Lumsden also battled knee and ankle injuries in Hamilton and prior to coming to the CFL hip ailments hampered him during NFL tryouts with both the Seattle Seahawks and Washington Redskins.

Still, the Eskimos hoped Lumsden — whose father, Neil, was a former fullback with the Edmonton club — would give the offence balance and bolster an anaemic running attack that in 2008 was the CFL’s worst, averaging just 85.2 yards per game. By comparison, the franchise led the league in passing, averaging 335.1 yards per game with quarterback veteran Ricky Ray.

The addition of Lumsden was to give Edmonton the luxury of going with an all-Canadian backfield with fullback Mathieu Bertrand, with reliable veteran Calvin McCarty, a B.C. native, available in the wings.

Edmonton’s run game improved to sixth overall in 2009 (107.4 yards per game) thanks in large part to rookie Arkee Whitlock. He was third among CFL rushers with 1,293 yards while averaging a sparkling 6.1 yards per carry. The emergence of Whitlock and presence of both veteran McCarty and young American Ramonce Taylor made Lumsden expendable.

Lumsden, Hamilton’s first-round pick in the 2005 CFL Canadian college draft, rushed for 1,797 yards and nine touchdowns over four seasons with the Ticats.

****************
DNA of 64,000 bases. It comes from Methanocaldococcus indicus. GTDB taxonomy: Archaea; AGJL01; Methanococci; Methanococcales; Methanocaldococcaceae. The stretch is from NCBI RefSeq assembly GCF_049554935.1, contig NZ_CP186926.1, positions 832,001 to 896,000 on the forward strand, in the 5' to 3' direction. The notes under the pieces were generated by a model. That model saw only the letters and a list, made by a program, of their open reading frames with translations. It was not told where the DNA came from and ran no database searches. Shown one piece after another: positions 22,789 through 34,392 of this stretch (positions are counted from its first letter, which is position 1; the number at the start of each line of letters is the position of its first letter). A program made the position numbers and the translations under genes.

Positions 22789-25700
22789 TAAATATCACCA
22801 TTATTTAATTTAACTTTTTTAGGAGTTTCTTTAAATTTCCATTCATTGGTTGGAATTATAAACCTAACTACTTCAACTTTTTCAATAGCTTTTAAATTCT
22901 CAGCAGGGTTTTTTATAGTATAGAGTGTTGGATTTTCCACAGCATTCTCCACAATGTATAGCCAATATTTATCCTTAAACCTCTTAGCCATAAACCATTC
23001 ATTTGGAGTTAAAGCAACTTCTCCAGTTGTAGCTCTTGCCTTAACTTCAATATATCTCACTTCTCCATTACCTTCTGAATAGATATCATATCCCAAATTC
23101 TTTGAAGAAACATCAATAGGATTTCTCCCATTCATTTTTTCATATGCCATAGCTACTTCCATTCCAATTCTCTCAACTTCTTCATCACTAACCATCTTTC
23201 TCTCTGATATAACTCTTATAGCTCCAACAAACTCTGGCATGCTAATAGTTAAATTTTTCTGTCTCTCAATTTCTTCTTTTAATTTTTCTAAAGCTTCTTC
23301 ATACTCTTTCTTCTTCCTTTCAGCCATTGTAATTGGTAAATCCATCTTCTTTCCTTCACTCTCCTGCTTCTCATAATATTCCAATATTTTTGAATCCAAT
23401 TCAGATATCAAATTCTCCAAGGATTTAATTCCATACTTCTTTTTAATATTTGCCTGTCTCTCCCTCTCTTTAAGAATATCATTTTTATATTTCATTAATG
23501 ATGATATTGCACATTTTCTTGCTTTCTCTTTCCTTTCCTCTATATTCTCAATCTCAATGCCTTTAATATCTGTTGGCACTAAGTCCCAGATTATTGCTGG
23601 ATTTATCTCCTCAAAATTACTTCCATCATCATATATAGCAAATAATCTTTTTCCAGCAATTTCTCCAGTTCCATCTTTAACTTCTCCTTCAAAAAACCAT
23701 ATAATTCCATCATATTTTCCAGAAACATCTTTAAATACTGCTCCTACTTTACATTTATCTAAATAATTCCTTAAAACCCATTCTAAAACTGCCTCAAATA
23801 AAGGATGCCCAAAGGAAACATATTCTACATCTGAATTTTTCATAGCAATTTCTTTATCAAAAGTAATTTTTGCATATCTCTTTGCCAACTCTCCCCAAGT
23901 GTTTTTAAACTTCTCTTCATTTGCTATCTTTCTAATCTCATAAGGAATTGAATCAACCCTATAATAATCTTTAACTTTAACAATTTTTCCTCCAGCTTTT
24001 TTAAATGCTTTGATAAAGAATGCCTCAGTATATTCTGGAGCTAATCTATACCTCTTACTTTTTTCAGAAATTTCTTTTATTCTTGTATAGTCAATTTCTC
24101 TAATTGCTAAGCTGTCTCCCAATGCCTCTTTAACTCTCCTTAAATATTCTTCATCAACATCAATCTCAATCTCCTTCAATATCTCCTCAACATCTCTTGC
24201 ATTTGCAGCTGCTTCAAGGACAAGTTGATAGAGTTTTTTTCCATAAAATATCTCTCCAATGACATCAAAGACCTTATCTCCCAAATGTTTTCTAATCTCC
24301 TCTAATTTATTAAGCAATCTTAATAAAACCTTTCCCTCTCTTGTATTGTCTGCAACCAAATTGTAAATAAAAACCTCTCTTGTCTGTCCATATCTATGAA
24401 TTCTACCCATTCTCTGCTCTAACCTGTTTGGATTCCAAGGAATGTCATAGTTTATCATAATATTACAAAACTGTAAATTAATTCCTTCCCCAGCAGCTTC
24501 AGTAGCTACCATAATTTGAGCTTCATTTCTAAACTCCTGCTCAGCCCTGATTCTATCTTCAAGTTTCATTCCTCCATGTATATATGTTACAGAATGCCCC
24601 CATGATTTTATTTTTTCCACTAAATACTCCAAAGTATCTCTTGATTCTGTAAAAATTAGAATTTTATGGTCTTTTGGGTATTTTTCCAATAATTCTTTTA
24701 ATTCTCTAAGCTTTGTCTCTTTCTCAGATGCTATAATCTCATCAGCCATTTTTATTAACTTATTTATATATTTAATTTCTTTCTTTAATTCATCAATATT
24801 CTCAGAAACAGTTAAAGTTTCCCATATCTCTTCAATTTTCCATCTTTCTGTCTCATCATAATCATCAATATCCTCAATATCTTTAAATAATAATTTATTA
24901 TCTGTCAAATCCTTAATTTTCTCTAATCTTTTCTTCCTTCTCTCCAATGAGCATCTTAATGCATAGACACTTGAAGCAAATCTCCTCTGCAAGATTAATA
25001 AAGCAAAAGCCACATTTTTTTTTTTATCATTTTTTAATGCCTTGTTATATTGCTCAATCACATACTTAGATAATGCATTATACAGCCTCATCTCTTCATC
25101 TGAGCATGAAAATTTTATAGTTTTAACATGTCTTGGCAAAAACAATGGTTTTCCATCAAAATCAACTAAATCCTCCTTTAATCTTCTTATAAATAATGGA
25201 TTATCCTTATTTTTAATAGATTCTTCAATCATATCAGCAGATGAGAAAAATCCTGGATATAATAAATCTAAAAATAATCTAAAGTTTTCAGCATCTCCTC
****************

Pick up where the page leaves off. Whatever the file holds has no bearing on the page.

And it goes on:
Edmonton certainly didn’t do Lumsden any favours with the timing of his release, given the CFL draft concluded Sunday and training camps are set to open in less than a month.

“The timing isn’t great,” Lumsden said. “But this is part of the nasty side of the business, to be released before training camp and after a draft.

“But I’m not going to let it deter me.”

In fact, Lumsden plans to use his situation as motivation although he says he has yet to contact other CFL teams.

“For anybody who knows me on a personal level I’m just going to use this as a stepping stone and try to create an opportunity out of it,” he said.

That opportunity isn’t likely to include a return to Hamilton even though Lumsden was a fan favourite there. Rookie DeAndra’ Cobb emerged as a solid running threat last year, rushing for 1,217 yards and averaging over five yards a carry. The Ticats also have veteran Kenton Keith under contract.

Toronto, though, could be a more likely destination.

Veteran Jamal Robertson ran for 1,031 yards last year but signed with B.C. in the off-season. That leaves Canadians Jeff Johnson (10 seasons), Bryan Crawford (five seasons) and Andre Durie (three seasons) as the club’s most experienced running backs.

But none are close to Lumsden’s career rushing totals. Johnson (186 carries, 771 yards) comes the closest with Crawford (20 carries, 96 yards) and Durie (eight carries, 42 yards) both far behind.

Argos GM Adam Rita said given Lumsden was just released his club hasn’t started examining the merits of signing him. But he added Lumsden certainly has appeal.

“I think he’s a person of interest for everyone,” Argos GM Adam Rita said of Lumsden. “He’s a very good back who has been very unlucky.

“He’s had back to back to back injuries so there is a red flag there but I think everybody will investigate his situation.”